Visiting the Plantin Moretus Museum
- You'll see two of the earliest printing presses in the world, dating from the days of Jan I Moretus (1543 - 1610).
- The museum preserves the only complete set of Garamond's letter dies. You know Garamond's work if you use Microsoft Word, the typeface is included in the program. The typographical collection of the Plantin-Moretus Museum is often called upon when old type fonts are digitized.
- You'll see rooms devoted to the master of the Flemish baroque, Peter Paul Rubens, a good friend of Balthasar Moretus. Besides painting many of the pictures on the walls, Rubens illustrated several volumes on display at the museum.
- The Polyglot Bible or Biblia Polyglotta (Bible in five languages)is displayed, Plantin's masterpiece.
- There are over 25,000 old texts displayed in the Library. Yes, there's even a Gutenberg Bible.
The Plantin-Moretus Museum Bottom Line
Imagine the Justus Lipsius Room, with its walls hung in 16th century Spanish gilt leather (guadamacil)--and on one of them is hung Rubens' portrait of Roman philosopher Seneca. It's as if you expect Justus to show up at any moment to tell you Rubens has been held up at the barber shop and will be along shortly.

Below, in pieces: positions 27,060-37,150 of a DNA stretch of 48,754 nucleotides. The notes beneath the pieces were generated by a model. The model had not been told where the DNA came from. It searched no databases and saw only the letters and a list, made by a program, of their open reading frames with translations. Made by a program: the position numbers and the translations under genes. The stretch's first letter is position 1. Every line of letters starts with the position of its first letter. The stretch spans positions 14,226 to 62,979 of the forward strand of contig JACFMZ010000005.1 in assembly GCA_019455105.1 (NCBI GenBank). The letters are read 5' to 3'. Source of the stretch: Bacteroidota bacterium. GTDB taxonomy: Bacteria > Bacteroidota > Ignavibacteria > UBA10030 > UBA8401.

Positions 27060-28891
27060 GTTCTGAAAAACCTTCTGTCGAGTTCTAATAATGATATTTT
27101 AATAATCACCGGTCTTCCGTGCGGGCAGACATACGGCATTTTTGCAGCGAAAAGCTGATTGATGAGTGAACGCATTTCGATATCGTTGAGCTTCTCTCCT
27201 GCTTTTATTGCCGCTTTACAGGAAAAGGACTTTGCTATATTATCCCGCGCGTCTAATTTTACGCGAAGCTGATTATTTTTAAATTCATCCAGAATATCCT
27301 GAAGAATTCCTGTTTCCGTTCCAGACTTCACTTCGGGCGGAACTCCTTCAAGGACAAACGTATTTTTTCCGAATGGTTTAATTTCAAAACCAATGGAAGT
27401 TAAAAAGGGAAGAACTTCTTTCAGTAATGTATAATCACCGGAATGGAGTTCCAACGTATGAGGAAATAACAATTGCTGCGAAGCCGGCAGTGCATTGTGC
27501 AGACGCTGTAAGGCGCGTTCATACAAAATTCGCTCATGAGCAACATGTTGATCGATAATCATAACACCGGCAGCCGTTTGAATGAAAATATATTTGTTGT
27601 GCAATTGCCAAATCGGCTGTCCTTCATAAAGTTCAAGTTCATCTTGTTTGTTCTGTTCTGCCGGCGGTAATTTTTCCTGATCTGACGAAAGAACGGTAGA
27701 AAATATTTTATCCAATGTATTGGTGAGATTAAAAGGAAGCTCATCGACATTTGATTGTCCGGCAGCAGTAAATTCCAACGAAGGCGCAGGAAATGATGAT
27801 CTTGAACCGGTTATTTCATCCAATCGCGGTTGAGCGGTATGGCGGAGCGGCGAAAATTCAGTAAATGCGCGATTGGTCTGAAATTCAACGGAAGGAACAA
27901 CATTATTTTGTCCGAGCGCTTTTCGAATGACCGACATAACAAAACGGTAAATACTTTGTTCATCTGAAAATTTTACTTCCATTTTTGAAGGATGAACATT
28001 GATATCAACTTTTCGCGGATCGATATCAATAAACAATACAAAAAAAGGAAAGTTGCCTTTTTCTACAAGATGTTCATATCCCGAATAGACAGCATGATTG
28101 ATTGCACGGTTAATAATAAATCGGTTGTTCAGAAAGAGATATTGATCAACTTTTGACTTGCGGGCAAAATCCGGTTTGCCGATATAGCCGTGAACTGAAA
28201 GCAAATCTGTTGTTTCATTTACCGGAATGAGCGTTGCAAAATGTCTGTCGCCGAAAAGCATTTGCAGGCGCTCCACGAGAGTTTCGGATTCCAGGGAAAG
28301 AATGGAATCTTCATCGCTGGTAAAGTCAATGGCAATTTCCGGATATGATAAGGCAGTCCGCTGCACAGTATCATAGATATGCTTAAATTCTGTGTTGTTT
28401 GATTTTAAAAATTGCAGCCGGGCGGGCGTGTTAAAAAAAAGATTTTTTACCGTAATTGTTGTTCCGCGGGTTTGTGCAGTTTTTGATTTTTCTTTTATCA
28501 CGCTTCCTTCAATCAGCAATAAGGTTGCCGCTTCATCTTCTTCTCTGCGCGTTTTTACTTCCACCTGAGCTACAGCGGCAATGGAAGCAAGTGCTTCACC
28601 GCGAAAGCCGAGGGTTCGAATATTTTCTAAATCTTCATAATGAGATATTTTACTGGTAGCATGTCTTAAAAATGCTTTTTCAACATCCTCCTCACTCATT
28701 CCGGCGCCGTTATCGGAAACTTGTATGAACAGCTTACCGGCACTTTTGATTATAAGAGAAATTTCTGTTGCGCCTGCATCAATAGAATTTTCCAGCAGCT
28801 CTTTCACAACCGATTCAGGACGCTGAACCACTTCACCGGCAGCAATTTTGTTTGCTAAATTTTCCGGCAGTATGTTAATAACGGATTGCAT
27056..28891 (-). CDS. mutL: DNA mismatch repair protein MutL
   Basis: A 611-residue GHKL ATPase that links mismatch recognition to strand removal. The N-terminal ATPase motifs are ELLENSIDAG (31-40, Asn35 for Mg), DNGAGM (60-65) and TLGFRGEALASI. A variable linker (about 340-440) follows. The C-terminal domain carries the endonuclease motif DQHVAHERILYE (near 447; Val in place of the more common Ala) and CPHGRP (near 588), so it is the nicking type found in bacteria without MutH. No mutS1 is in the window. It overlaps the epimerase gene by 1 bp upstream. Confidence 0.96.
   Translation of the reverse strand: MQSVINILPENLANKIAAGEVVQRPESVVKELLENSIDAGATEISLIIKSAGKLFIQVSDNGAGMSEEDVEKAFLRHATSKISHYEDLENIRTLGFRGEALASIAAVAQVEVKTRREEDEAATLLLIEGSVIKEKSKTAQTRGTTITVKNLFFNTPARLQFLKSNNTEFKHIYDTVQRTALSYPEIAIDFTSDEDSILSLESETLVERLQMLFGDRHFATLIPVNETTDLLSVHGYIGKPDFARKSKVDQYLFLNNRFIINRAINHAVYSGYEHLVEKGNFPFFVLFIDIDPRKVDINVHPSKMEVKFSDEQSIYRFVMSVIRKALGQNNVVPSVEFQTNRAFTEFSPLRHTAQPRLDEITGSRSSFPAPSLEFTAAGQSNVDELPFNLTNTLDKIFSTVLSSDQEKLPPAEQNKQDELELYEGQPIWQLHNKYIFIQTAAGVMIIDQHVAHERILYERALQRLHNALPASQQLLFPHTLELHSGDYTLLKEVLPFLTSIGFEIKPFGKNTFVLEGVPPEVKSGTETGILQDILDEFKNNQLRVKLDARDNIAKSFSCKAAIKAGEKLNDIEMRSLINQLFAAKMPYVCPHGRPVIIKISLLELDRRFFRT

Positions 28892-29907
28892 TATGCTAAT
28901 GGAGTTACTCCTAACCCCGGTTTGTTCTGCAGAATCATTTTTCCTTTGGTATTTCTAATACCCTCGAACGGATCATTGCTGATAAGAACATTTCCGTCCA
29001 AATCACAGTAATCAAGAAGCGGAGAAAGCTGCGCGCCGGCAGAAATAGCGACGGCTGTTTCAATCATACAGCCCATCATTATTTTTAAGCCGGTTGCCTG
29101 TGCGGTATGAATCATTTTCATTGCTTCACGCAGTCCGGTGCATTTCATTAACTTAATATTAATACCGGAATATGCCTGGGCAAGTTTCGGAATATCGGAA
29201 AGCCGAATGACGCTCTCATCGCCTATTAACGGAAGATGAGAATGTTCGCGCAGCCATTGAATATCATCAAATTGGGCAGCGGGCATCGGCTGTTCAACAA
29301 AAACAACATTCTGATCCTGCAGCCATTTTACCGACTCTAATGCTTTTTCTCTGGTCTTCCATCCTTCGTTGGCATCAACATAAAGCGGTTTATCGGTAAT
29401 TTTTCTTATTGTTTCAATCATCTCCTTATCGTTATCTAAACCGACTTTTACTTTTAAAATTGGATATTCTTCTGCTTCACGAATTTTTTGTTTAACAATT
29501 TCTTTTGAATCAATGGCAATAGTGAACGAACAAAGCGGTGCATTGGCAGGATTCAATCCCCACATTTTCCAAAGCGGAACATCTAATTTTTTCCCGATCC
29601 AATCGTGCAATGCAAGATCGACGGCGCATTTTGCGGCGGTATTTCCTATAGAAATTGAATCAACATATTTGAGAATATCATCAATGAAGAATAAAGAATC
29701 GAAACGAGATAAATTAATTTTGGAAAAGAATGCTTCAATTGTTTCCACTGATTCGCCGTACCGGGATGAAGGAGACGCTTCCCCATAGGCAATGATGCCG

So it's not all just about noisy presses and big blocks of type and messy smears of ink, the Plantin-Moretus tells the story of the early days of commerce in words and ideas. I encourage you to go.
The Plantin-Moretus Museum: Practical Stuff
Telephone: 32 3 221 14 50 -- Fax: 32 3 221 14 71
It'll cost an adult 4 Euros to get in, half that for 13 - 18 year olds, students, and groups of 20 persons minimum. The first floor is accessable by wheelchair.
Audio tours and guides are available. There is lots of information on the Plantin-Moretus web site.
You can also read some of the ancient texts there, as long as you notify them in advance so they can pull the books. See the web site link above.